Creating a roof terrace

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  • mk1fan
    replied
    I would establish the legal use of the terrace with the Planners first the get the structure / handrail details approved by Building Control.

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  • negativegravity
    replied
    Many thanks. The joists in the roof are conveniently flooring joists and will easily withstand the weight (jointer checked when he was round doing another job). Many thanks for the advice on the four year rule. I'll go down this path.

    Cheers

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  • mk1fan
    replied
    If it's a terrace then you're unlikely to get planning consent for a fresh application.

    However if you can establish it's use for the last four years then you would get consent under an application using the four year rule. Alternatively, start collating evidence from now and apply in four years and one months time.

    Moving on from that, a garage roof would [most likely] need to be re structured to support a terrace / use as a terrace which would require Building Regulation Approval.

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  • andybenw
    replied
    Even though double doors open out onto the flat roof, the fact it is covered in felt and that there are no barriers clearly shows it is not presently a roof terrace. Therefore you will require planning permission as roof terraces are not permitted developement.

    Roofing rafters are normally much smaller and weaker than flooring joists, and it is highly likely the roof will require strengthening. You should be concerned about the roof covering as Sad S has stated.

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  • doobrey
    replied
    Originally posted by negativegravity View Post
    double doors which open out onto the flat roof of a large garage... ...Where do I stand on this?
    At the edges. Carefully.

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  • negativegravity
    replied
    Yep, own the whole building and it's not flats. Part of a terraced street.
    Do you mean that I should apply for a certificate of lawfulness?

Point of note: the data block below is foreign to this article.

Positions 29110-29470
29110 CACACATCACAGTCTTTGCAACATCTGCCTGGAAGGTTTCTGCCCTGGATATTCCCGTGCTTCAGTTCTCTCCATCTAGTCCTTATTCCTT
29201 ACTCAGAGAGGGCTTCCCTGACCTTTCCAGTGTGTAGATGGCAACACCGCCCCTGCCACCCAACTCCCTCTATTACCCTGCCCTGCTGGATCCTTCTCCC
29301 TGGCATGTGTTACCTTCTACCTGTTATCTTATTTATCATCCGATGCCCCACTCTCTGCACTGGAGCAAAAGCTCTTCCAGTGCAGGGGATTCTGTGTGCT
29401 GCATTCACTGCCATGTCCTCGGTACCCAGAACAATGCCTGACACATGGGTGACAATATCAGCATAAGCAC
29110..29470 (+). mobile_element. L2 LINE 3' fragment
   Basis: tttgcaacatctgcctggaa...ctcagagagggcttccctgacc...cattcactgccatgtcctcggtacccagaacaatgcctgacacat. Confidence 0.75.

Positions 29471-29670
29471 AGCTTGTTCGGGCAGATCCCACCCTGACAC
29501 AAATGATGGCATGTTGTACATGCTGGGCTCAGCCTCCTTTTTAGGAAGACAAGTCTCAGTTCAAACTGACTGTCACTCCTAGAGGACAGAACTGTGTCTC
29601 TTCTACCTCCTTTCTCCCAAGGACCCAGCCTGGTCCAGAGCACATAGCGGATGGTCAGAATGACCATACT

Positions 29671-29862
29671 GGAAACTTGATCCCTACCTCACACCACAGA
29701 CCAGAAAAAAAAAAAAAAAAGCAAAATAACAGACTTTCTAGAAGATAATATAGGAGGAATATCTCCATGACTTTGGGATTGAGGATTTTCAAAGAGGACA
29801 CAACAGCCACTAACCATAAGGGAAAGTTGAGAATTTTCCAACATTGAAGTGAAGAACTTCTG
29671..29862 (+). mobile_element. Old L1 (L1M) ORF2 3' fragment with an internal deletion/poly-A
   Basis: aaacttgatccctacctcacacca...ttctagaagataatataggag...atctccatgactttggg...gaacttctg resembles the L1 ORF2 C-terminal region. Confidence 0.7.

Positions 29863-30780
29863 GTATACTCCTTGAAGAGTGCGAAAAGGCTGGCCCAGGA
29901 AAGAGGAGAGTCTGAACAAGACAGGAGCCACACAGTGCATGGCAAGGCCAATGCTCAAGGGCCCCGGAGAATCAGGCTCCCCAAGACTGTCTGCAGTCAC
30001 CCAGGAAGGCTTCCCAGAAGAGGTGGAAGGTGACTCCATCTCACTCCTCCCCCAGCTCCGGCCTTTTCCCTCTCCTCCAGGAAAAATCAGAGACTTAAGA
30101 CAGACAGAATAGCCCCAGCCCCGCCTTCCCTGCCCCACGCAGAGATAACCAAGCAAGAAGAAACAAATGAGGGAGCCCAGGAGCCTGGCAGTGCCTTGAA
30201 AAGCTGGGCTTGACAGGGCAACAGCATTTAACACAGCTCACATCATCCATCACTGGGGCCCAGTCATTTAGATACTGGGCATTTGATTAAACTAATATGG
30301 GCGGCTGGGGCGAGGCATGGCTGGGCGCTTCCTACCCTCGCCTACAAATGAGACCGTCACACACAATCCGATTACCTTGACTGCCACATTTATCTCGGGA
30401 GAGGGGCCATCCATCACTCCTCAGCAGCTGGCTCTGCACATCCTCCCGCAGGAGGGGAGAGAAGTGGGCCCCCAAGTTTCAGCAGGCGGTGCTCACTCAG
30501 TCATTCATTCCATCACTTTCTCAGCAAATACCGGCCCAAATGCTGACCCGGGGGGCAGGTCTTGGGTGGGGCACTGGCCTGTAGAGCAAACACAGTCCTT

Cheers

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  • Sad S
    replied
    Is the house divided into flats? if so, planning would definitely be required. Ask planning authority if permission would be required in the case of a house used as a single dwelling. Unless you've got good evidence, it's unlikely that a certificate of lawfulness would be issued.

    Not a good idea to plonk deckchairs, tables, feet on a flat roof covered in felt - it will be damaged and tear - better to board the roof over. Fencing would be a good idea to stop falls, but would have to satisfy building regulations,

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  • negativegravity
    started a topic Creating a roof terrace

    Creating a roof terrace

    Hi all,
    I realise this topic has been discussed before but just wanted to double check.
    I purchased a house last year and I'm the freeholder. The rear bathroom on the first floor has double doors which open out onto the flat roof of a large garage. I've been informed by neighbours that the doors have been there for at least 10 years.

    I was hoping, since two of the three components required for a roof terrace exist (access and a flat roof), that I could erect some sort of fencing around the outside (safety first!). Was considering glass to keep it minimal. Neighbours on either side don't mind at all.

    Where do I stand on this? (Hopefully on a terrace). Do I need planning permission do you think?
    Cheers

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